Notes on Lavendon


Description of Lavendon from J. J. Sheahan, 1861

The parish of Lavendon is situated in the extreme N.E. angle of the county, and is bounded on the north of Northamptonshire, and on the east by Bedfordshire. Its area is 2.320 acres; population, 769; and rateable value, £3,642 The soil is clay and loam; the subsoil gravel and limestone.

The village is large, and lies on low ground, 3 miles N.E. from Olney. It was formerly a market town; and a small fair is still held here on the second Tuesday before Easter. Pillow lace is made here.

Lavendon Abbey. This house of Premonstration Canons was founded in the reign of King Henry II., by John de Bidun, a Baron, who endowed it with lands in Lavendon, etc. The charter of foundation is preserved in the Monasticon. The monastery was dedicated in honour of St. John Baptist, and the seal of the Abbey exhibited a representation of the Baptism of Our Saviour by the Baptist. Amongst the early benefactors of the Abbey was Randulph, Earl of Chester. King Henry III. confirmed the charter, benefactions, and privileges of the house. At the Dissolution, in the time of King Henry VIII., the convent possessed lands, rents, &c., in various parishes, valued at £91 8s. 3.5d., and in clear receipts to £79 13s. 8d. When the Abbey was suppressed, the community consisted of 11 canons, whereof 9 were priests, and 2 novices. The whole was then in a decayed state. No vestige of the conventual buildings remain. Grange, or Manor House of the Abbey Manor, situated about half a mile from the parish church, occupies their site. The following names of the Abbots only have been preserved: - Augustin, in 1236; Jordan, in 1254 and 1271; John de Lathbury, elected in 1312; Robert Helmeden, occurs in 1478 and 1488; and William Curlew, who governed until 1500.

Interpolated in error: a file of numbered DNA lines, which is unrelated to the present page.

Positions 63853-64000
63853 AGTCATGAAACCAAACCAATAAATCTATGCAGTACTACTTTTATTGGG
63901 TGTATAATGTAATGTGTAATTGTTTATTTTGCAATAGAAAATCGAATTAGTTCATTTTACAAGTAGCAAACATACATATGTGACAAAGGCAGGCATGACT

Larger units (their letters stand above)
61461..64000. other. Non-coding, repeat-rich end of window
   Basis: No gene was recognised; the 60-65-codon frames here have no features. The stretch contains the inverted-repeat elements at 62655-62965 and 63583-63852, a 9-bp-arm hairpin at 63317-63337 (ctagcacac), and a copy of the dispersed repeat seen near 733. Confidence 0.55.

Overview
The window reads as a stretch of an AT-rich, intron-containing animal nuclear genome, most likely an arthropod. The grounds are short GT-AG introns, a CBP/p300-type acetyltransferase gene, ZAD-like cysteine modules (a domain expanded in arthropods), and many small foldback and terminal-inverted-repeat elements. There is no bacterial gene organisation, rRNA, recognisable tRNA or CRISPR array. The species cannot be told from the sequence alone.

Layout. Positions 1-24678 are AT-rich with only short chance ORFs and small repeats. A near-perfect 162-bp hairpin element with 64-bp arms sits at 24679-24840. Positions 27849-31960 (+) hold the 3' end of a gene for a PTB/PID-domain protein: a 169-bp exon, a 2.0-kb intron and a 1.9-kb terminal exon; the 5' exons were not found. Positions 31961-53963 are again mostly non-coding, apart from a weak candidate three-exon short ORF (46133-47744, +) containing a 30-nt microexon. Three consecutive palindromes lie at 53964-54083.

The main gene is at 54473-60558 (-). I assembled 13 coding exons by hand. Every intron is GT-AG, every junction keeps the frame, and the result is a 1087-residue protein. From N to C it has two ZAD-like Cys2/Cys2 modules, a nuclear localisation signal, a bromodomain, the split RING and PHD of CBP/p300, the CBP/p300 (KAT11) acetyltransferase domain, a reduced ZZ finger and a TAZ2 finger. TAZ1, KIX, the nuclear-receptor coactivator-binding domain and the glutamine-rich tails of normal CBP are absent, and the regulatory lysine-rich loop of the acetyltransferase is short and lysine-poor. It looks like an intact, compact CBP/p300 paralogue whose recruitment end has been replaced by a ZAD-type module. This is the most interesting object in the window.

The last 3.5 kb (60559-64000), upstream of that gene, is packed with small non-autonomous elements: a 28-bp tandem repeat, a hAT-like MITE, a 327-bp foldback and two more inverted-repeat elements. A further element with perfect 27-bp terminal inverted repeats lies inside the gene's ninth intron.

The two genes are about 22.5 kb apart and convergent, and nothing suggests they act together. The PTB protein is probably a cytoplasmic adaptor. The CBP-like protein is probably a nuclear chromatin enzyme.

The living is a Rectory, with that of Cold Brayfield annexed, valued in the King’s Books at £6, and now worth about £270. The church belonged to the Abbey of Lavendon until that establishment was suppressed. The patronage was purchased of the Earl of Gainsborough by the present Rector, the Rev. William Tomkins.

According to the Registers, the plague raged here with great violence, in 1665; the number of burials in that year being 66, whilst in 1664 no burial took place, and the average of the seven preceding years was only ten. 

The Rectory House, a good stone building, was erected in 1839 by the present Rector. It is in a pleasant situation on the south side of the church, in tastefully laid out grounds. The schools is a neat and commodious building erected in 1853.

The rents of about nine acres of “Church Lands” are applied to the repairs to the church. This is the benefaction of some person or persons at present unknown.


Lavendon Parish (Pop. 664)

One Daily School (commenced 1833), towards the support of which the parish allows the master 2 s. per week; this School is attended by about 60 children of both sexes.

Two Sunday Schools, supported by voluntary contributions; in one are 80 children, who attend the Established Church; the other appertains to Dissenters, and consists of about 60 children.